The official news service of the Trans-European Division of the Seventh-day Adventist church



9 February 2017 | Oslo, Norway [Tor Tjeransen]  With a significant number of Adventist members working in the health professions, the Seventh-day Adventist Church in Norway has organised a Health Association to better meet the needs of their communities.

Young adults took the lead as 150 health professionals and pastors met in Oslo over the weekend of 3 – 5 February 2017 for the Nordic Health Congress. As part of the Comprehensive Health Ministry global initiative of the Seventh-day Adventist Church, the Norwegian Union Health Ministries Department organised the Health Congress to inspire health professionals and pastors to unite their efforts in meeting the needs of their local communities.

Doctors, nurses, physiotherapists, dieticians and pastors were among the professionals who voted to establish the Seventh-day Adventist Health Professionals’ Association to co-ordinate their efforts to teach sound health practices and meet needs.

Young adults are taking the lead by serving on the Executive Committee of the newly established Seventh-day Adventist Health Professionals' Association in Norway. L. to r.: Allan Fjelmberg, Anders Wiik, Carina Schinagl, Hanne Lise Aune, Linn Helene Stølen, Svanhild Stølen, Marika Reistad Pettersen, Sandra Bjørk Olafsdottir and Fredrik Lillbäck. Andreas Hjortland was not present. Nordic Health Congress 2017, Oslo, Norway, February 3-5, 2017. Photo: Tor Tjeransen/ADAMS.Members of the new association committed themselves to the highest ethical standards when meeting people with health needs. They state that Adventists want to give care and help because it is the right thing to do as followers of Jesus, and not for ulterior motives.

Dr Peter Landless, Director of the Health Ministries Department at Adventist World Church headquarters stated, “It is important that we are never unethical when we share health intervention with people who are vulnerable.” He noted the danger, that some people might feel obliged to agree with the physician, because they worry that the care might deteriorate if they do not agree.

Landless stressed that as Adventist health professionals we serve the people we meet with no strings attached. “We do what we do, because it is the right thing to do and because Jesus has told us to do it,” he reminded the congress participants.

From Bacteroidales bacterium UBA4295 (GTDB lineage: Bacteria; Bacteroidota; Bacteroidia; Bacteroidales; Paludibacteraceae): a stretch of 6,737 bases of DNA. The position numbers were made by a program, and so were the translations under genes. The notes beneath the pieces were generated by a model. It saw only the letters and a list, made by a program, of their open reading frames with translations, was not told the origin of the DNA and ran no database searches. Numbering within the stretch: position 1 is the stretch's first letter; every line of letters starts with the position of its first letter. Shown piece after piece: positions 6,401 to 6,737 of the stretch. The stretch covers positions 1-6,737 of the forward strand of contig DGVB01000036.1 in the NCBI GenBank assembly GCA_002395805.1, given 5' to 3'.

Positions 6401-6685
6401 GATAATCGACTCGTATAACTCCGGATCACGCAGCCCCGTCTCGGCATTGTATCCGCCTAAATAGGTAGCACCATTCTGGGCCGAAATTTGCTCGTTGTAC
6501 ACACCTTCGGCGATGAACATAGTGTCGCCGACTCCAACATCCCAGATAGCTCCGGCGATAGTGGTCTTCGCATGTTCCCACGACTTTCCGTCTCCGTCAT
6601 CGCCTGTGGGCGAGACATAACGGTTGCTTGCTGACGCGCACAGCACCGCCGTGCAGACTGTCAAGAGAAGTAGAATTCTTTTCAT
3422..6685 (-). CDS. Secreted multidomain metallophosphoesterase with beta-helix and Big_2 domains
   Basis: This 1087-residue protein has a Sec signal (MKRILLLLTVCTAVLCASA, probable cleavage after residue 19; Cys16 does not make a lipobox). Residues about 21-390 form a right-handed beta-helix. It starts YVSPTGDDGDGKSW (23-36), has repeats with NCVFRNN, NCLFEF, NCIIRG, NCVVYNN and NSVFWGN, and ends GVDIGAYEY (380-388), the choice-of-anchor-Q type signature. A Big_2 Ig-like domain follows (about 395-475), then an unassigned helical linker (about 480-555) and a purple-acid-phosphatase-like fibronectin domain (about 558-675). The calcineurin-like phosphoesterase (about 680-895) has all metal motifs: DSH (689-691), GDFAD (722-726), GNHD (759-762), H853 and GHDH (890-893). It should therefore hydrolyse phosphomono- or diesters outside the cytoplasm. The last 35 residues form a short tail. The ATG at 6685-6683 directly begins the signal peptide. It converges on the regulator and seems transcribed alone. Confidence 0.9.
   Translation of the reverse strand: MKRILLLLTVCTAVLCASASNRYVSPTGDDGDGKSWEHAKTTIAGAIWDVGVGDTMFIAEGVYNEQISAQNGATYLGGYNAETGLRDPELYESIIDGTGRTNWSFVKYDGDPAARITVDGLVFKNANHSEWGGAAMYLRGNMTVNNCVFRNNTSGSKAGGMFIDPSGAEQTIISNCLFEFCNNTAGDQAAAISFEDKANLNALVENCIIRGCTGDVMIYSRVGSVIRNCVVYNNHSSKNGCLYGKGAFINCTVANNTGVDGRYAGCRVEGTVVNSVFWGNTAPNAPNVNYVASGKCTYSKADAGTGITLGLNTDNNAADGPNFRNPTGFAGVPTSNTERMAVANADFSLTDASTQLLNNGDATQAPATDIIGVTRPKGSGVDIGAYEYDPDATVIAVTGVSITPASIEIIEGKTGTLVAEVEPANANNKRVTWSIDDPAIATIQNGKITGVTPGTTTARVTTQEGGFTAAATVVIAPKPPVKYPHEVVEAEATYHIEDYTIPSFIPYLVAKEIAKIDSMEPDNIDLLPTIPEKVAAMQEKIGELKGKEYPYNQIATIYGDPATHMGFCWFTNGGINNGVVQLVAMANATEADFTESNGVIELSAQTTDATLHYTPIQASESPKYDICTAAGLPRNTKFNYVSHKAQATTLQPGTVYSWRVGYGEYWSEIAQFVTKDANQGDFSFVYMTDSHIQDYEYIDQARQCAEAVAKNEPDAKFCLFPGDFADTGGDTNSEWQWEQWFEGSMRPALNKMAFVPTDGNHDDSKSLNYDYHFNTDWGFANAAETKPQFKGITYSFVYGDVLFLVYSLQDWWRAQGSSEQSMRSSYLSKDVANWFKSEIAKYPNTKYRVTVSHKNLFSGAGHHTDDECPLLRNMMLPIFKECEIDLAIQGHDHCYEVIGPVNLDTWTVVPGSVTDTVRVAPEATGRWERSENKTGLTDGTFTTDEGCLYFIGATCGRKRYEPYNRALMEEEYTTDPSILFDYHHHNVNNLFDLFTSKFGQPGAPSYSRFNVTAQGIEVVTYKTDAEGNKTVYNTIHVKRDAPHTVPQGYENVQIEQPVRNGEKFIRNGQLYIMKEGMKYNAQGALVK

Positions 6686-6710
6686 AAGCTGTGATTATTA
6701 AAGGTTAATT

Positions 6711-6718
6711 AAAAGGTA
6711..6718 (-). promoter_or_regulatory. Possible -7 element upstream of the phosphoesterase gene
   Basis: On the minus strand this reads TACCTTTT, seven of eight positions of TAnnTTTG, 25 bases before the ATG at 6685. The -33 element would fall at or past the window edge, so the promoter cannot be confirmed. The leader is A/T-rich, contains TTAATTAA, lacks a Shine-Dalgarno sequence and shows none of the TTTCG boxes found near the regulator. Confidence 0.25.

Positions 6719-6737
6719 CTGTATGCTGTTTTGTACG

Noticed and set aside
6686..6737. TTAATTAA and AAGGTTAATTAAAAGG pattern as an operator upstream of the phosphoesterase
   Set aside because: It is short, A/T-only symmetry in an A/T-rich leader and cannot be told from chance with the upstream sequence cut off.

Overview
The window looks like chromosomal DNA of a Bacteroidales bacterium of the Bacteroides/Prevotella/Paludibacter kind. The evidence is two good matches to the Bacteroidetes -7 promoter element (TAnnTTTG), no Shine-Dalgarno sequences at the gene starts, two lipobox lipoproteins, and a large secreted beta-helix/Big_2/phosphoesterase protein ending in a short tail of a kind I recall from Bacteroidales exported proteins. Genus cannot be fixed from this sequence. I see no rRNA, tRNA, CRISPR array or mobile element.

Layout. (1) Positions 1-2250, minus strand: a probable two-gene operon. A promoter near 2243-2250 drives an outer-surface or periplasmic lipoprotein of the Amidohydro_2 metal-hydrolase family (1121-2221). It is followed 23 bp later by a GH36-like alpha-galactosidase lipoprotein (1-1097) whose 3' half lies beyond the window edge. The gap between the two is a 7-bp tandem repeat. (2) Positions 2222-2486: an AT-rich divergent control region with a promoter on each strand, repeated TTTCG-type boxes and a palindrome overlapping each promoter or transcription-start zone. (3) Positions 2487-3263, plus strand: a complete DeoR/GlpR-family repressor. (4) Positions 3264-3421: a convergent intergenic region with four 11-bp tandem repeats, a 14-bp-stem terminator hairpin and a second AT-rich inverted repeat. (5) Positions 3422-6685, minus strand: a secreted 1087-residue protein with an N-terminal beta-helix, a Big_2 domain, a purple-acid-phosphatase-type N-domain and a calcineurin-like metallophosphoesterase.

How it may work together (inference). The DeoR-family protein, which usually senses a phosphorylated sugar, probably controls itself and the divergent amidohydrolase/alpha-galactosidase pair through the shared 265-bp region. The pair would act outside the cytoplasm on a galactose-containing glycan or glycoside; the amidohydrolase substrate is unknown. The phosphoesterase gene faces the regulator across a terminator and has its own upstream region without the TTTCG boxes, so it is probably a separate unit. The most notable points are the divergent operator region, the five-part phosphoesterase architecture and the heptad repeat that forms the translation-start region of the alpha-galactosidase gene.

The Norwegian Union President, Pastor Reidar Kvinge, was delighted to see the association formed, noting that it will certainly enhance the image and visibility of the Seventh-day Adventist Church in Norway.

“I am really grateful for the dedication of the highly qualified health professionals in our church,” he stated. “The new association will undoubtedly help us to become more focused and efficient in serving our local communities. We want to make a difference to the people of Norway.”

Dr David Williams, a professor in the School of Public Health at Harvard University, was one of the presenters at the congress. In one of his lectures, he spoke about research on the consequences of early childhood experiences impacting health later in life.

Anders Wiik (left), a medical student in his final year, served as chairman at the founding meeting of the Seventh-day Adventist Health Professionals' Association. Svanhild Stølen (center), Director, Health Ministries Department, Norwegian Union, was the organiser of the Health Congress and Linn Helene Stølen made sure minutes were kept at the founding meeting. Photo: Tor Tjeransen/ADAMS.“A large body of scientific research, documents that experiences children have very early in life have consequences for health in adulthood,” explained Dr Williams. The experiences Dr Williams referred to are major negative and stressful events: It could be a parent who is chronically depressed or a parent who is addicted to drugs. “Those negative experiences affect their risk of heart disease, diabetes and depression later in life,” he said.

Dr Williams also noted the positive effects of good childhood experiences. “To be loved and cared for is associated with improved biological functioning, even forty to sixty years later.”

Dr Torben Bergland, Director of the Health Ministries department of the church in the Trans-European region, was very pleased with the outcomes of the congress.

“We wanted to rekindle the passion for health ministry among health professionals, pastors and others, and inspire them to engage in it with enthusiasm. Health ministry should be guided by evidence-based research and practices, the Bible and the insights of church co-founder, Ellen White.” He added, “We are taking a comprehensive perspective that encompasses much more than just diet. What we as Adventists offer members and the public, must be balanced and make life richer.”

Pastor Vidar Hovden said the congress had been one of the most inspiring Adventist events he had attended. He particularly noted with gratitude how many young adults had been playing key roles in the congress. [tedNEWS]

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More images from the Health Congress on ADAMS.

tedNEWS Staff: Victor Hulbert, editor; Esti Pujic, associate editor
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tedNEWS is an information bulletin issued by the communication department of the Seventh-day Adventist Church in the Trans-European Division.